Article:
University of Cambridge > Talks.cam > Department of Earth Sciences Seminars (downtown) > Mg-silicate gels, limestones and the opening of the South Atlantic: the bizarre giant reservoirs of offshore Brazil

Mg-silicate gels, limestones and the opening of the South Atlantic: the bizarre giant reservoirs of offshore Brazil

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Rifting, volcanism and hydrothermal alteration produced one of, if not the most unusual carbonate successions seen in the geological record. During the Aptian, in a transitional interval of South Atlantic opening, from rift to “sag”, vast shallow hyper-alkaline lakes formed in the central South Atlantic, extending from both margins and covering at least 100,000km2.. These lakes generated unique carbonate-silicate successions (the Barra Velha Formation and equivalents), up to >500m thick, which now act as the host for the multi-billion-barrel oil fields off Brazil and Angola. The very limited catchment geology and hydrology of these lakes precluded the formation of typical evaporite deposits and instead Mg-silicate gels formed associated with a very small range of calcite morphologies, in part growing in the gels. The gels converted to stevensite clays which later underwent congruent dissolution to produce much of the porosity in the reservoirs. The resulting rock fabrics, often visually stunning, present a dilemma for current classifications. Thermo-dynamic modelling and C & O stable isotopes support the sedimentological models, for what was an extreme system lacking in analogues. However, the biggest challenges have not been the limited amount of data from these deep reservoirs and their unique composition, but the effects of “word magic”, that is the (mis)use of terms in the hope their application brings understanding. The misuse of just two or three terms during the discovery phase has resulted in an almost catastrophic misinterpretation of the reservoirs at all scales. On a positive note, numerous, often very specific university research projects have been supported improving our knowledge of a range of non-marine carbonates, but largely irrelevant to understanding the Aptian lakes.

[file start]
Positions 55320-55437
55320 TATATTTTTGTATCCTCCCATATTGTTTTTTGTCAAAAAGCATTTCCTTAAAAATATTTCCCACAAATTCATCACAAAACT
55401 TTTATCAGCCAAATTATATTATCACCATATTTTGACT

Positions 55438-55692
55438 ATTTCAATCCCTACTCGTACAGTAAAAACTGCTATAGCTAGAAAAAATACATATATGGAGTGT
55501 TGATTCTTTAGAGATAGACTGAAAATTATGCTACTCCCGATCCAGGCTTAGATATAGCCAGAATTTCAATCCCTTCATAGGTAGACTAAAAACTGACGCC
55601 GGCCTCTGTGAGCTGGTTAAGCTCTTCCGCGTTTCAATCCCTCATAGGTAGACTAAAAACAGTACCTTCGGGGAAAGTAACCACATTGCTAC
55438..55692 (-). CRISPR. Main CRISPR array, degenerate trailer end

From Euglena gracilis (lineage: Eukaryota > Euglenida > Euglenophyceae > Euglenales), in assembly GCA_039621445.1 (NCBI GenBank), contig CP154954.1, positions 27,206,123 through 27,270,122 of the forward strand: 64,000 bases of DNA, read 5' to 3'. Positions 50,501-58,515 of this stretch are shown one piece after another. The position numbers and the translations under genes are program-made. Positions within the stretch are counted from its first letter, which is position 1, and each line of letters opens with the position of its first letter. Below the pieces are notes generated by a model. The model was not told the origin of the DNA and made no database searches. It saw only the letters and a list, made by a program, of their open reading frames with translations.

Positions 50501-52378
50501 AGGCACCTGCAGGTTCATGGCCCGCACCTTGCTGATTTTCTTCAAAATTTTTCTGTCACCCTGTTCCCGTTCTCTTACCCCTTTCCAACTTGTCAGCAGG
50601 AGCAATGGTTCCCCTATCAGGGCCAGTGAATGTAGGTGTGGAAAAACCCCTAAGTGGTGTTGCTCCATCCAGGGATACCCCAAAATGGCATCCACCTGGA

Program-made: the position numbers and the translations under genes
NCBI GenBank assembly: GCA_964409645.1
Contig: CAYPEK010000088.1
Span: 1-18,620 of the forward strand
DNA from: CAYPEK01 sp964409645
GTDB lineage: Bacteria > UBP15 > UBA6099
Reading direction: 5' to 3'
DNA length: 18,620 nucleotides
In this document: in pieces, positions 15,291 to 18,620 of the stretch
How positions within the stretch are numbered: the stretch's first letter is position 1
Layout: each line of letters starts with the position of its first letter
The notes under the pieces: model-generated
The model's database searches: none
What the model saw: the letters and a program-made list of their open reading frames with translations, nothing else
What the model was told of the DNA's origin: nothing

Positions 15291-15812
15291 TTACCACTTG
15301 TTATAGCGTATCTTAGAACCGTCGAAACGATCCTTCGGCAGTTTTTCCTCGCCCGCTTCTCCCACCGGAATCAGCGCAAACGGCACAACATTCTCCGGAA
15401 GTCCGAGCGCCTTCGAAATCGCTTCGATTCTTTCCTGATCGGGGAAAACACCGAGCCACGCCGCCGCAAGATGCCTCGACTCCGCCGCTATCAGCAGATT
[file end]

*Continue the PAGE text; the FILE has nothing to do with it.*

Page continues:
This talk is part of the Department of Earth Sciences Seminars (downtown) series.

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